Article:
Today most of the businesses and startups use on-demand cloud services rather than physical storage devices. Public clouds offer various resources to these companies over the Internet which can be accessed remotely on a pay-as-you-go basis. It is a much more feasible alternative to purchasing a physical desktop since the company can purchase a virtual desktop environment. This virtual environment can be instantly created and can be deactivated after its use. Top vendors of these public clouds are AWS (i.e, Amazon Web Services) provided by Amazon and Azure Cloud provided by Microsoft.
AWS is a child company of Amazon which was officially launched within the year 2006. AWS provides on-demand cloud computing platforms and APIs to various individuals, companies, and organizations including governments on a charged subscription basis. As of 2020, it owns a dominant 33% of all the cloud, which is the highest in the market. Customers who access the AWS services on a regular basis can pay for an individual virtual AWS system, a physical computer, or clusters of either of the two. Fees are based on a combination of usage, hardware, operating system, software, or networking features chosen by the subscriber required availability, redundancy, security, and service options.
The Azure Cloud was announced in the year 2008 and was soon released in the year 2010 as Windows Azure. It was later renamed to Microsoft Azure in the year 2014. It is a cloud service created, managed, and maintained by Microsoft for building, testing, and deploying applications and services through data centers that are directly managed by Microsoft. It provides assistance for a huge number of programming languages, tools, and frameworks. These tools and frameworks include both Microsoft-specific and other third-party software and systems. Microsoft lists over 600 Azure services and it the next most commonly used cloud after AWS with a market percentage of 18%.
AWS v/s Azure
Since AWS started much earlier than Azure, it has more experience in the cloud domain than any other cloud service provider. Even when AWS has met the needs of enterprises, Azure has been a consistent competitor to AWS and is quite a competent cloud service for businesses. AWS has a remarkable number of 77 availability zones in the world whereas, Azure has 54 availability zones worldwide.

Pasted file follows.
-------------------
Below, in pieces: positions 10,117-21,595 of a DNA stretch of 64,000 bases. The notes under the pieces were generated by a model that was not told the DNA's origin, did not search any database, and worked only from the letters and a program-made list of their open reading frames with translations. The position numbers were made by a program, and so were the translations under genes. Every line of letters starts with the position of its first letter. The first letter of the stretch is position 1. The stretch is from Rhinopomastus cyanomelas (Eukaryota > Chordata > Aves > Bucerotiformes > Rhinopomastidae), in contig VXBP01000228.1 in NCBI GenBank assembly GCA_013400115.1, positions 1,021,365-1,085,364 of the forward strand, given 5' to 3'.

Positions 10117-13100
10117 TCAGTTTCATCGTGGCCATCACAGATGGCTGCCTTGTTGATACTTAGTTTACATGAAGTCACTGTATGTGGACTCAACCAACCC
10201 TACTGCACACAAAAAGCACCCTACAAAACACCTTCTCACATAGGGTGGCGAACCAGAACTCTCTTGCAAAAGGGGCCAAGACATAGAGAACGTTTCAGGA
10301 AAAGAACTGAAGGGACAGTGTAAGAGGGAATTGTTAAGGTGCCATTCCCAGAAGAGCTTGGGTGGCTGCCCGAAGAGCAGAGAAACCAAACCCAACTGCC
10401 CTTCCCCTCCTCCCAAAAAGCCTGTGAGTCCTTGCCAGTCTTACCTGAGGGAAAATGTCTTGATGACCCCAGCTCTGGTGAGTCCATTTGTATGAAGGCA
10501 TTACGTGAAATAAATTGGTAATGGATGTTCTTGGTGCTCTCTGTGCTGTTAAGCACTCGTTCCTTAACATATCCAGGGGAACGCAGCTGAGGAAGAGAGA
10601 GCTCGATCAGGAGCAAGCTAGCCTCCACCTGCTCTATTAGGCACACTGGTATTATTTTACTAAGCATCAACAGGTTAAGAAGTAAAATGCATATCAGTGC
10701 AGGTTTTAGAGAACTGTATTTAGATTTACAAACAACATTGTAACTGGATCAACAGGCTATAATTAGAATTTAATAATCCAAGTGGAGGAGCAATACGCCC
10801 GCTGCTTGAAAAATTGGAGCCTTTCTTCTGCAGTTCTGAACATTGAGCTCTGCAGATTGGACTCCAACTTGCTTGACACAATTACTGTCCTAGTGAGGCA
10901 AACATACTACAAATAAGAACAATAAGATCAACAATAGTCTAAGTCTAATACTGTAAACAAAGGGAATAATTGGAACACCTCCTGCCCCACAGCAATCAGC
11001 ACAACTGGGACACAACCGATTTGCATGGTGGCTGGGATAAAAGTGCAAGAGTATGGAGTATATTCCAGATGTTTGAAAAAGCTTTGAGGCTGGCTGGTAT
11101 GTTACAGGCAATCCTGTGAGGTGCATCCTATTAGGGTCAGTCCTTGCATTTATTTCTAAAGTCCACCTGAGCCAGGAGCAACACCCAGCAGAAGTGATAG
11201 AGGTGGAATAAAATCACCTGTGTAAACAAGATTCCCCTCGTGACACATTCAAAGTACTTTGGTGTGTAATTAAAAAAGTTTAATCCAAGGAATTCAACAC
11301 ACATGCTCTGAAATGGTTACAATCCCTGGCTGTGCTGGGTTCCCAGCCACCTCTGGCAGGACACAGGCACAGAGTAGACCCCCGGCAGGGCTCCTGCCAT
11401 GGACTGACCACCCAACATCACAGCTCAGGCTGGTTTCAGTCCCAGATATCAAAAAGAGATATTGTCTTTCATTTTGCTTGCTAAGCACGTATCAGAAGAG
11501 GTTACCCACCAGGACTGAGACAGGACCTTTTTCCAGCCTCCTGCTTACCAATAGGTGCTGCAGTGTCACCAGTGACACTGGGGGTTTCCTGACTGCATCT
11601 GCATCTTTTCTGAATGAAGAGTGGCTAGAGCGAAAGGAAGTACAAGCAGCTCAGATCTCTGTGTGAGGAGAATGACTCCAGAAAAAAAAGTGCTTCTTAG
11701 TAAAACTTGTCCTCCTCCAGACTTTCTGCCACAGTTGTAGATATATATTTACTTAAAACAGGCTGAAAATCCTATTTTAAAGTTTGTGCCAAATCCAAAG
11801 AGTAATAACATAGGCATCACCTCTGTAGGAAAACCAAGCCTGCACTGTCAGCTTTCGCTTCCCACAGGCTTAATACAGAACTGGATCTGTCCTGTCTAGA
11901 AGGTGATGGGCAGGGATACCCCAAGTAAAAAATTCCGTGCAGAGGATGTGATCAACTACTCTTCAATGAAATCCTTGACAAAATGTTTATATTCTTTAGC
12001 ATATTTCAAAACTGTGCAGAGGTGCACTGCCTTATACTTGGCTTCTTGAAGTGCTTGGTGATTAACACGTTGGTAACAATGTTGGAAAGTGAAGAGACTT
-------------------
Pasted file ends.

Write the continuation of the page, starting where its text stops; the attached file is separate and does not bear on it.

Both AWS and Azure have solutions to extend the on-premise data center into the cloud and firewall options as well. In networking services, Amazon Virtual Private Cloud (VPC) enables users to create subnets, route tables, private IP address ranges, and network gateways as compared to Microsoft Virtual Network, which lets users do whatever VPC does. In compute services, AWS has services like EC2, Elastic Beanstalk, AWS Lambda, ECS, etc. Azure has similar services like Azure Virtual Machine, App Service, Azure Functions and Container service, etc.
In storage services, AWS has temporary storage that is allocated once an instance is started and destroyed when the instance is terminated. They provide block storage that can be separate or attached to an instance. Whereas storage services in the case of Azure, Blob and Disk Storage, and Standard Archives are present. Azure also supports relational databases such as NoSQL and Big Data through Azure Table and HDInsight.
On comparing the popularity index of AWS and Azure on Google Trends over the past 12 months, it is clearly visible that AWS is at the top.
AWS has bigger community support and trust across its customers and therefore possesses high profile clients like Netflix, Twitch, LinkedIn, Facebook, BBC, etc. Azure is not much behind with a lot of fortune 500 hundred companies as it’s customers which include Samsung, eBay, Boeing, BMW, etc. When AWS is clearly seen as influencing the cloud market, Azure is also seeing catching up progressively.
4. Open-Source Integration
Amazon supports the Open-Source community on a huge level which in turn leads to open-source integration with AWS using tools like Ansible, Jenkins, Docker, and GitHub. Whereas, in the case of Azure, it offers native integration for windows development tools such as VBS, Active Directory, and SQL databases. Even when Microsoft doesn’t support open-source as much as Amazon does, recently they’ve made changes such that organizations can run RHEL and Hadoop clusters in Azure. AWS works better with Linux servers whereas Azure is friendly for .NET developers.
Amazon has a pay-as-you-go model, where they charge per hour in comparison to Azure, which charges per minute. In the case of AWS, a very basic instance that comprises 2 virtual CPUs and 8GB RAM costs around $0.092/hour. In a similar instance, Azure costs around $0.096/hour. Azure tends to be costlier than AWS when the architecture starts growing upwards. When a bigger instance with 256GB RAM and 64vPCU is considered, AWS charges $3.20/hour whereas Azure will charge around $6.76/hour for the same specifications.
Even when both the vendors support the hybrid cloud, Azure outperforms AWS, and supports hybrid cloud better. Azure machines are grouped into cloud services i.e, the AD model, and respond to the same domain name with different ports whereas the AWS machine can be accessed separately. In AWS, security is provided through user-defined roles with exceptional permission controls as compared to Azure, which provides security by enabling permissions on the whole account.
On comparing the two on various factors, it is clearly visible that both AWS and Azure are tough competitors and cannot be labeled as the best on a single feature. When AWS is seen as a larger cloud provider with lower cost and more developer-friendly, Azure seems to be more compatible with large firms who already rely on Microsoft products. Both the vendors are increasing innovation and advancing towards a better cloud service.